Posts tagged as:

New Yorker

Hans Ulrich Obrist, the Champion of Art Consumption

by Whitney Kimball on December 2, 2014
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This week, the New Yorker published a 10,000 word resumé spilling even more verbiage about Obrist’s curatorial style of vacuuming information and returning marathonic shows in an on-the-go 24-hour art viewing lifestyle.

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This Week’s Must-See Art Events: Pussy Riot Comes to Brooklyn, SculptureCenter Explores Time

by Anthony Hicks Corinna Kirsch Whitney Kimball on February 3, 2014
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Brave the cold just a little longer, for we have so much art to see this week. Talks abound, from B. Wurtz on the history of sculpture to Winkleman Gallery’s panel on African-Americans in Soviet culture. We have openings, like a feminist sound art retrospective at CUNY and Greenpoint’s winter open studios night. Round out Sunday with a Genesis Breyer P-Orridge film-screening and book launch at PS1 and we’ll call it a week. Just grin and bear it.

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Week Four: Dennis Rodman at the Folk Art Museum

by Corinna Kirsch on November 26, 2013
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Dream Exhibitions is a new weekly series that asks artists, writers, curators, and other creative types what as-yet unrealized exhibition they’d like to see.

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#Longreads: Understanding Owls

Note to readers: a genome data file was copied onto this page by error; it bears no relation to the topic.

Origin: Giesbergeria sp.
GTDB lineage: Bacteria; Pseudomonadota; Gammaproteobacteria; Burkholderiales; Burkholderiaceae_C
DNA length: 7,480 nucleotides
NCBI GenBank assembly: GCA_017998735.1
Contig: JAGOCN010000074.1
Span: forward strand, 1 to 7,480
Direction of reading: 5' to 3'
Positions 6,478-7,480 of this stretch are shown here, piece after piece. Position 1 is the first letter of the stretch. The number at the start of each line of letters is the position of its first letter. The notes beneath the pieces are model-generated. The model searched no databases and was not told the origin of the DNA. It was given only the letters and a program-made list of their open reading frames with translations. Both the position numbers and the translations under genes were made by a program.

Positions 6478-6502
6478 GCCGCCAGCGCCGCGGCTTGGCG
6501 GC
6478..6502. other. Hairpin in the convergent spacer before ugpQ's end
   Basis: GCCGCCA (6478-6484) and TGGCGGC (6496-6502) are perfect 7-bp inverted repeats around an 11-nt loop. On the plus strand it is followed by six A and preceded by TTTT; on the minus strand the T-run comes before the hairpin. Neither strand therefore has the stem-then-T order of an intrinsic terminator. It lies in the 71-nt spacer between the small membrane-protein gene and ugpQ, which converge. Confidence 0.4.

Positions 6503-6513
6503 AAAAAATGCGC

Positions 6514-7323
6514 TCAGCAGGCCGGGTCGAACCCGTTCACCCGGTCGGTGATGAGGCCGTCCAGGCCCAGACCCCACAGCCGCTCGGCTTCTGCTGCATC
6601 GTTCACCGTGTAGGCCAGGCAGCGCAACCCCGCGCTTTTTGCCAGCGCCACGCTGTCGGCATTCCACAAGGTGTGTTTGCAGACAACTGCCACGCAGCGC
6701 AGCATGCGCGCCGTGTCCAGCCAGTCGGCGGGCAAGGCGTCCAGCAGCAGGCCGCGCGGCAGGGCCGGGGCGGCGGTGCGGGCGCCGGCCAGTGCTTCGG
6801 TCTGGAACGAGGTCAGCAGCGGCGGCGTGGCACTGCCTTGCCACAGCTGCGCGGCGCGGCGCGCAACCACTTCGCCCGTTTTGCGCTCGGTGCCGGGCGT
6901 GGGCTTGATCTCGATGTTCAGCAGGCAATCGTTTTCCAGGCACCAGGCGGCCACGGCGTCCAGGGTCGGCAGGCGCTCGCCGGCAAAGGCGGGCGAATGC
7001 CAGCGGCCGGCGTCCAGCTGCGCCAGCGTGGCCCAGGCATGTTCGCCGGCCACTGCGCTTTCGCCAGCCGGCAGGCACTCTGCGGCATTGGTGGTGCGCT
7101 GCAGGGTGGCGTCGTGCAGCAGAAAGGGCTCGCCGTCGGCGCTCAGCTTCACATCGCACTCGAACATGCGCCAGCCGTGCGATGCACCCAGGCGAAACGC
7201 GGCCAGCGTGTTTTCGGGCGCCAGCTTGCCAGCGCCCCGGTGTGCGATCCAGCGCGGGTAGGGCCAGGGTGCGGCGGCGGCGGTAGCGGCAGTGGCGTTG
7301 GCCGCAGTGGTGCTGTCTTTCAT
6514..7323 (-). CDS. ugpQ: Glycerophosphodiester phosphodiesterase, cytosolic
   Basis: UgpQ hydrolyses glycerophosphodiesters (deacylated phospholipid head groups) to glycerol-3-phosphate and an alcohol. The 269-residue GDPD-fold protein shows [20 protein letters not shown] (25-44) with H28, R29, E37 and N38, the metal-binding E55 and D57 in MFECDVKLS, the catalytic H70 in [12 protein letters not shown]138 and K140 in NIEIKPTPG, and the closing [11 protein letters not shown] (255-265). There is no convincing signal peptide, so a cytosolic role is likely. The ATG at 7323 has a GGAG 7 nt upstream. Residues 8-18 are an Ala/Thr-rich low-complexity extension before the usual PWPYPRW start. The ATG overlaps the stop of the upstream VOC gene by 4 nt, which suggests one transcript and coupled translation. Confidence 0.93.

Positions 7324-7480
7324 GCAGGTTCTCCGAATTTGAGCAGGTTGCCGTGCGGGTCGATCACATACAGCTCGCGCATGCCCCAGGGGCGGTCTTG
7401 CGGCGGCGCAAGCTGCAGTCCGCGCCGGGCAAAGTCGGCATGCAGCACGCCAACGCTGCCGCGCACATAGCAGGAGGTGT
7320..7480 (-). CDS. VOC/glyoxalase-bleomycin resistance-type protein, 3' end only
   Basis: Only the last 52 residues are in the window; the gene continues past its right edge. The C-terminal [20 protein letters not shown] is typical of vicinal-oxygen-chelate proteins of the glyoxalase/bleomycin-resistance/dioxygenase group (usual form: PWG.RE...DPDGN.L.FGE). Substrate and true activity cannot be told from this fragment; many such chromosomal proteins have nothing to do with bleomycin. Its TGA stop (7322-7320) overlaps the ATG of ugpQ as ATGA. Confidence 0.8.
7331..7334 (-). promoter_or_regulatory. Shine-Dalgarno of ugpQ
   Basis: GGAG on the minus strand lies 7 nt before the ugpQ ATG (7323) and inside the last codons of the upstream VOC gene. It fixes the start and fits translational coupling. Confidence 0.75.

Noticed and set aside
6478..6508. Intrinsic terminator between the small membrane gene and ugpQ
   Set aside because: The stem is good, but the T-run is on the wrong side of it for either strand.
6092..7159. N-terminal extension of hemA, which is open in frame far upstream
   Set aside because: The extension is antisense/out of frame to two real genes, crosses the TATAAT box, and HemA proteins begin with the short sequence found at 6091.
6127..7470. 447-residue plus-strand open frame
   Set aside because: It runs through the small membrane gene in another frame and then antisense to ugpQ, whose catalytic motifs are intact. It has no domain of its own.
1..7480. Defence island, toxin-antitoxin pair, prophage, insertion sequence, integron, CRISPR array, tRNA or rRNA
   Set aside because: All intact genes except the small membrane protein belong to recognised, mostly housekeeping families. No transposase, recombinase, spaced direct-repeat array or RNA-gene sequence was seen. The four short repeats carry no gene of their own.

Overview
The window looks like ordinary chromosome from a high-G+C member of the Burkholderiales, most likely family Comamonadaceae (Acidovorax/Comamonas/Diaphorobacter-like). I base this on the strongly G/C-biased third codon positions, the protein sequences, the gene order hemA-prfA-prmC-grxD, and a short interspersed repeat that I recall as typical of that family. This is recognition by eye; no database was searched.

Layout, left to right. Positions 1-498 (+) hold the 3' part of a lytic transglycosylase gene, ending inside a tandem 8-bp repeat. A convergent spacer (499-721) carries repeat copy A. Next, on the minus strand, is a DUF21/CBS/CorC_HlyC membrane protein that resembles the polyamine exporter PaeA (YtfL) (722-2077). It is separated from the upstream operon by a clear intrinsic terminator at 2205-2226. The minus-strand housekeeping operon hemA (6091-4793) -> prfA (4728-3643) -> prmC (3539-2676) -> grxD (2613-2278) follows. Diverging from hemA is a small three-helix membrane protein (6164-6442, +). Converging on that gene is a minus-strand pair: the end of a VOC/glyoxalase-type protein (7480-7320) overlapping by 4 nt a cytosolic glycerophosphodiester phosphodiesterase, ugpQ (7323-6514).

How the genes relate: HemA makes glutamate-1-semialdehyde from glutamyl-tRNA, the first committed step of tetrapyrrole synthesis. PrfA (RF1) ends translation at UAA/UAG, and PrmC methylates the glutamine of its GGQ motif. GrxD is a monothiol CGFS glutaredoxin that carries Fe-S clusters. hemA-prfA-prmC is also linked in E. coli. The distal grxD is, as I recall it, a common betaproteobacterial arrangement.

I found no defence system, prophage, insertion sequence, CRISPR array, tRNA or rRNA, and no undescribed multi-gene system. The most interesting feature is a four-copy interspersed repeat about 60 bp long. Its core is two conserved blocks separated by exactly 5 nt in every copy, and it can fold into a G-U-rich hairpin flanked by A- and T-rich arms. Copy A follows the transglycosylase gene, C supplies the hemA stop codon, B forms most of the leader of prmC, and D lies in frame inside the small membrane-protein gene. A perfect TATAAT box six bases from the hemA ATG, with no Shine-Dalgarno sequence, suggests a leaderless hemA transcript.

by Whitney Kimball on October 26, 2012
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In which we send you on your weekend with our favorite long read. This week, it’s David Sedaris.

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People Had Problems With the Art Market Eighty Years Ago

by Whitney Kimball on March 1, 2012
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Still think the Art Workers Coalition were the first to object publicly to the art market? Nay. Way back in the 1920s, the New Yorker’s first art critic, Murdock Pemberton, was a vocal opponent of the starving artist ideal. Many of his writings echo those of contemporary critics and, more recently, Occupy Wall Street groups. His granddaughter, Sally Pemberton, has spent the past two years mining his archives and recently published a scrapbook portrait of Pemberton and his peers. The following are pieces from the New Yorker and lecture notes which Ms. Pemberton found in her grandfather’s suitcase in 2009.

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AFC’s Halloween Headline Wishlist

by Paddy Johnson on October 31, 2011
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The day’s only half way through, which means the AFC office has taken to placing bets on what the rest of today’s Halloween content will look like on the art interwebs. Some headlines we consider likely from our favorite art publishers.

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Jerry Saltz Beyond Thunderdome: Folk Art Museum Architecture Defended By Critics

by Paddy Johnson on May 17, 2011
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Still more writers think critics Jerry Saltz and Roberta Smith should not be blaming The Folk Art Museum’s architecture for its financial woes. First NY Mag Saltz colleague Justin Davidson piped in Thursday, calling it akin to “faulting Mercedes-Benz for making such lovely cars that minimum-wage workers go bankrupt buying them”, and now Paul Goldberger at The New Yorker says architects can only work with what they are given.

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